Common Marbled Carpet 2
Grey Pine Carpet 2
July Highflyer 1
Common Pug 2
Brown Silver-lines 1
Willow Beauty 3
Buff Footman 1
White Ermine 4
Buff Ermine 2
Heart and Dart 6
Dark Sword-grass 1
Large Yellow Underwing 4
Ingrailed Clay 1
Setaceous Hebrew Character 1
Bright-line Brown-eye 4
Angle Shades 1
Dark Arches 2
Dusky Brocade 1
Marbled Minor agg 12
The Rustic 1
Silver Y 1
Spectacle 1
Snout 2
Pinion-streaked Snout 2
The Fan-foot 1
Small Fan-foot    1

Monday 27th June 

  Early in the evening, I checked the two moth traps with Mick in his garden and I got two new species, Dusky Brocade and Thistle Ermine.

2 Dusky Brocade were trapped at Longstones in Mick's garden overnight

Cinnabar Moth 

Buff Footman 

Sandy Carpet 

Peach Blossom 

Smoky Wainscot 

Front on shot of a Peppered Moth 

Thistle Ermine 

Small Bloodvain 

Dot Moth 

Broom Moth 

1  Argyresthiapygmaeella  
2  Epiphyas postvittana
1  Ditula angustiorana
1  Cnephasia stephensiana
3  Celypha lacunana
4  Epiblema uddmanniana
3  Eucosma cana
1  Alucita hexadactyla
13  Chrysoteuchia culmella
1  Scoparia ambigualis
2  Eudonia angustea
1 Garden Pebble
1  Pyrausta cespitalis
3  Small Magpie
1  Phlyctaenia coronata
2  Rusty Dot Pearl
1  Bee Moth
1  Thistle Ermine
1  Homoeosoma sinuella
2  Emmelina monodactyla
3  Peach Blossom
2  Grass Emerald
5  Common Emerald
2  Small Blood-vein
1  Small Fan-footed Wave
15  Riband Wave
1  Dark-barred Twin-spot Carpet
7  Common Marbled Carpet
4  Grey Pine Carpet
2  July Highflyer
1  Sandy Carpet
2  Foxglove Pug
1  V-Pug 1
12  Double-striped Pug
1  The Magpie 

1  Brimstone Moth
1  Early Thorn
3  Scalloped Hazel
3  Peppered Moth 

25  Willow Beauty
2  Brussels Lace
5  Barred Red 

1  Poplar Hawk-moth
3  Buff-tip
4  Buff Footman
1 Common Footman
24  White Ermine
10  Buff Ermine
1  Cinnabar
16  Heart and Dart
1  Dark Sword-grass
13  Flame
3  Flame Shoulder
7  Large Yellow Underwing
9  Ingrailed Clay
 Setaceous Hebrew Character 

1  Nutmeg
1  Dot Moth
5  Bright-line Brown-eye
2  Broom Moth
1  Lychnis
1  Smoky Wainscot
1  L-album Wainscot
2  Small Angle Shades
1  Angle Shades
5  Dark Arches
2  Dusky Brocade
77  Marbled Minor agg
1  Common/Lesser Common Rustic
2  Vine's Rustic
3  Mottled Rustic
1  Silver Y
4  Dark Spectacle
1  Spectacle
5  Straw Dot
6  Snout
2  Pinion-streaked Snout
2  The Fan-foot
1  Small Fan-foot 

  I've got 5 medium sized Buddlega Bushes in the garden and a few hours later after leaving Mick's, in a NW, I decided to check out what moths were feeding on them. In about an hour of looking, I found there was not a bad selection with 27 species. Two new species that I've never seen before included, a Shore Wainscot and Delicate. 2 Dark Sword Grass and a single Silver Y were worth noting.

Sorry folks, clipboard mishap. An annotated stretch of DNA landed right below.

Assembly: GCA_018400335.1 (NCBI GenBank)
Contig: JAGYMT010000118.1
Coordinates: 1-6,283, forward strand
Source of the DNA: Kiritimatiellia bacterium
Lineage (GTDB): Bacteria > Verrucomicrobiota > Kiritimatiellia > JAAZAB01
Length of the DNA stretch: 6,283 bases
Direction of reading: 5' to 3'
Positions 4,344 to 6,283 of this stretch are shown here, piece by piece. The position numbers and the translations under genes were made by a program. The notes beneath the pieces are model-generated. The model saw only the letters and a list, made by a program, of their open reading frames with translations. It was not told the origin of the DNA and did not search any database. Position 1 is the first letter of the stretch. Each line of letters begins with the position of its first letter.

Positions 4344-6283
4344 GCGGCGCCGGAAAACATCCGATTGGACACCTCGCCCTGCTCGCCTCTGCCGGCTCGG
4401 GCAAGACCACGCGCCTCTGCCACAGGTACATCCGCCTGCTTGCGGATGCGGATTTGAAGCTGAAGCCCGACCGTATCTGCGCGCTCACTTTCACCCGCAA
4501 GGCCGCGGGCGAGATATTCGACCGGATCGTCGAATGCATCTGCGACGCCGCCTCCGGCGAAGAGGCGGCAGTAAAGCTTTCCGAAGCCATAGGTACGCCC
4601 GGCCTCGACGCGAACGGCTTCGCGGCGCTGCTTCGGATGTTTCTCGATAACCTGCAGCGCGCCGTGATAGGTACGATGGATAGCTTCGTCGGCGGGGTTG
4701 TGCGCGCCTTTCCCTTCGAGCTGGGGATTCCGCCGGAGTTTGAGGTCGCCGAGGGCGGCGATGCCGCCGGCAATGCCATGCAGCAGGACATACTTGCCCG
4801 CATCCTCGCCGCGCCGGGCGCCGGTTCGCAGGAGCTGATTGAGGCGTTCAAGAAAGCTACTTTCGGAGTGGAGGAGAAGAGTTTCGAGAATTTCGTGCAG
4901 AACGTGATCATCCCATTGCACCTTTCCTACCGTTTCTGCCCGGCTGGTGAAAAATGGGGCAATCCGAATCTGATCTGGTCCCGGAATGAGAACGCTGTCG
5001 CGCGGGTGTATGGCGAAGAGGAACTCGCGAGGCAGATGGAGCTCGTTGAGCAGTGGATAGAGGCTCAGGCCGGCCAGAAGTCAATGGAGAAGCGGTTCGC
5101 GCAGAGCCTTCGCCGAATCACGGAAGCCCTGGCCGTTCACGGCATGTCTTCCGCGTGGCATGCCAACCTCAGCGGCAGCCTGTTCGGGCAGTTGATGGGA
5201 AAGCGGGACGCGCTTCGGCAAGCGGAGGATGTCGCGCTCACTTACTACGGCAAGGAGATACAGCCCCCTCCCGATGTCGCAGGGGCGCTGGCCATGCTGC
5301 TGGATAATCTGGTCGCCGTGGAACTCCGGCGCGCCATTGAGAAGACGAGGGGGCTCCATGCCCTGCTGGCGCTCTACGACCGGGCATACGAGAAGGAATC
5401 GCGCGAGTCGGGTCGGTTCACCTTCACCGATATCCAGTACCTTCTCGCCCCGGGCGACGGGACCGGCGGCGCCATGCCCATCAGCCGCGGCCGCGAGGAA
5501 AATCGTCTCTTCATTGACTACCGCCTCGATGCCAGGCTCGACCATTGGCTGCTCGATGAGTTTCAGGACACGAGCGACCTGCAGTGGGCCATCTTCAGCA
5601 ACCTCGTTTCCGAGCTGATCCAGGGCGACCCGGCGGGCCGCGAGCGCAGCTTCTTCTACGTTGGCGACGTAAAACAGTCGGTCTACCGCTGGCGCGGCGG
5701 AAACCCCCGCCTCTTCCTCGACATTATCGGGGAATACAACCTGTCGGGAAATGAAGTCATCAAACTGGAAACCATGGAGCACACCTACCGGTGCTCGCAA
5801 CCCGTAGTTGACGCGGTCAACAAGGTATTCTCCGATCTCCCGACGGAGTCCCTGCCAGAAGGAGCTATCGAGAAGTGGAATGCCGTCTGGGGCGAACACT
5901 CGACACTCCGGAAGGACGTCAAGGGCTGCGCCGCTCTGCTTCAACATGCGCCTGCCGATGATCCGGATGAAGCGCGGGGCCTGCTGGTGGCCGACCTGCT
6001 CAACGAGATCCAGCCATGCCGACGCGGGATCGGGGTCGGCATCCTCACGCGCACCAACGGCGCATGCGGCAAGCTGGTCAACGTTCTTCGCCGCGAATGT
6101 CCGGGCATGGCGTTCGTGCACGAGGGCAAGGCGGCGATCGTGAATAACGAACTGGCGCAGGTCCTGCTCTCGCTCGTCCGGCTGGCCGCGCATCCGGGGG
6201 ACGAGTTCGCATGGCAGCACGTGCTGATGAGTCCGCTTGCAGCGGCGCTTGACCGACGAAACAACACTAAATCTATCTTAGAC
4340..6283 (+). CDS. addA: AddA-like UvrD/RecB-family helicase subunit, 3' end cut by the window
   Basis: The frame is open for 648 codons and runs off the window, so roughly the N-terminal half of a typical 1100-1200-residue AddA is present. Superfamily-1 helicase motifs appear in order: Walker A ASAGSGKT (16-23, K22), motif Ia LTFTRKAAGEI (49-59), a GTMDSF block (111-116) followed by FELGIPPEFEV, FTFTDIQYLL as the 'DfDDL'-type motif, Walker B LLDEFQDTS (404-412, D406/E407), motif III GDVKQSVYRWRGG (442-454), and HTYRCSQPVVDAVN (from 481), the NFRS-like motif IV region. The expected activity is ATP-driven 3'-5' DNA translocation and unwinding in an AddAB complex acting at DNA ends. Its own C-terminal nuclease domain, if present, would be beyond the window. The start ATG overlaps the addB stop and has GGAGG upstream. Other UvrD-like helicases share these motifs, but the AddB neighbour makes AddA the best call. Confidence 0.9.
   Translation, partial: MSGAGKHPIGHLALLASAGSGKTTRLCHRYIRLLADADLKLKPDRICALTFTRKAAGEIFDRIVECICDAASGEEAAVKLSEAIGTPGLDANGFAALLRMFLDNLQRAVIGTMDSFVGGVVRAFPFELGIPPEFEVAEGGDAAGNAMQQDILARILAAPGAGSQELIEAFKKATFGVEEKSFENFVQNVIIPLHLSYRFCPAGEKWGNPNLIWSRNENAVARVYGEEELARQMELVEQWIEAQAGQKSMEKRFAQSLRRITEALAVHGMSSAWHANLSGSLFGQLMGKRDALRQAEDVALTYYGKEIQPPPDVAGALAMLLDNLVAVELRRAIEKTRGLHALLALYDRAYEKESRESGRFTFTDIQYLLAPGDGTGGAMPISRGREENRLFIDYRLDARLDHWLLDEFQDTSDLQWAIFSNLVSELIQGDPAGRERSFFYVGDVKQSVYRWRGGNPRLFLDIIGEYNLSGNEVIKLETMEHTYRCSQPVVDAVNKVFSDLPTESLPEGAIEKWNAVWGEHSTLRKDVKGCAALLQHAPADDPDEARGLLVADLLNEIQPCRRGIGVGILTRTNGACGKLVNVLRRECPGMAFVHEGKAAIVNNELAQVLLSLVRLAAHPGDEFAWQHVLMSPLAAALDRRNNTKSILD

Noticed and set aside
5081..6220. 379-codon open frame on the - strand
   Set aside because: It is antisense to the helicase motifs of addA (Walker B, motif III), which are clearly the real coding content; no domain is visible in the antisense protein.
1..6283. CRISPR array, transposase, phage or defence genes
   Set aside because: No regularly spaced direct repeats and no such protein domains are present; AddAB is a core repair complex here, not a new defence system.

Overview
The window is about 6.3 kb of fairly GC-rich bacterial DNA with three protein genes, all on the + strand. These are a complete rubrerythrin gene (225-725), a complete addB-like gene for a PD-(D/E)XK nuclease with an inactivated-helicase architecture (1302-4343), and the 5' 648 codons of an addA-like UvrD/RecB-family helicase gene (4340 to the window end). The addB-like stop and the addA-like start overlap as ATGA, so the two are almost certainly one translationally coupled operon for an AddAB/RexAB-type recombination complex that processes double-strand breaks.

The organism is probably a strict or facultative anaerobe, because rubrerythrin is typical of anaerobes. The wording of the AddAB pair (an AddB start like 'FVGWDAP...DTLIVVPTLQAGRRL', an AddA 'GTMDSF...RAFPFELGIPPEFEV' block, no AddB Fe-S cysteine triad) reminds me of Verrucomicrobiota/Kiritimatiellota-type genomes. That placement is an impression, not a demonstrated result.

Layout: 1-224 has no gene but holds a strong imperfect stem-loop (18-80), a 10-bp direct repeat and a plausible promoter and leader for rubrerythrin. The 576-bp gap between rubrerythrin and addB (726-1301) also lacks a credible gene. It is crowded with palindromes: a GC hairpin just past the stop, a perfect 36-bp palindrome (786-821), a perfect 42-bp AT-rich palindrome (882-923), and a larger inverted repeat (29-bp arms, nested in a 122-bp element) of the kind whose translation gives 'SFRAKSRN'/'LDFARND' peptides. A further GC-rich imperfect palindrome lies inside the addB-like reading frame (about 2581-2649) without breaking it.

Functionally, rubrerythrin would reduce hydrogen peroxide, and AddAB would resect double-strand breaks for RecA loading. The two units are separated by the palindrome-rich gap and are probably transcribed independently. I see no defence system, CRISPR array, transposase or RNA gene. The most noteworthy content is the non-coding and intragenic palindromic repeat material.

Shore Wainscot 

Turnip Moth 

1 Delicate
1 Shore Wainscot
2 Dark Sword Grass
1 Silver Y 
1 Small Fan-footed Wave 
1 Turnip Moth 
1  Brimstone
1  Smoky Wainscot 
1  Snout
1  Dark Spectacle
1  Spectacle
1  L-album Wainscott 
1  Dark Arches 
1  Buff Arches 
1  Angle Shade  
2  Brussels Lace  
2  Scalloped Hazel
2  Marbled Miner
2  Small Magpie
2  Bright Line Brown-eye 
2  Double-striped Pug  
2  Flame 
3  Single-dotted Wave 
3  Straw Dot
6  Heart and Dart 
7  White Ermine 
24  Large Yellow Underwing 

Sunday, 26 June 2011

30+ Humming-bird Hawkmoths!

In a short walk from home, we saw over 30 Humming-bird Hawkmoth!  

 Late this morning and I joined Mick to check the two moth traps in his garden with good results, for me anyway. 3 Peppered Moth were the first that I've seen since two at home in Trench, Telford, in the garden together, 25 years ago! Herald Moth was the highlight and it was nice to see the first Peach Blossom of the year, one of my favorite moths. The highest total of Moths were 43 Heart and Dart and 34 Willow Beauty.
Peppered Moth 



Dark Sword Grass 

Foxglove Pug 

Peach Blossom  

Dark Spectacle (left) and Spectacle  

1  Monochroa cytisella    
1  Pandemis heperana
2  Epiphyas postvittana
1  Acleris variegana
17  Celypha lacunana
6  Epiblema uddmanniana
6  Eucosma cana
1  Pediasia contaminella
1  Eudonia mercurella
3  Pyrausta cespitalis
3  Small Magpie
1  Rusty Dot Pearl
2  Homoeosoma sinuella
1  Peach Blossom
3  Grass Emerald
7  Common Emerald
2  Single-dotted Wave
12  Riband Wave
3  Dark-barred Twin-spot Carpet
1  Garden Carpet
7  Common Marbled Carpet
5  Grey Pine Carpet
3  Rivulet
1  Foxglove Pug
5  Common Pug
13  Double-striped Pug
1  The Magpie
3  Brown Silver-lines
2  Brimstone Moth
4  Scalloped Hazel
1  Scalloped Oak
3  Peppered Moth
34  Willow Beauty
3  Barred Red
1  Red-necked Footman
1  Buff Footman
2  Garden Tiger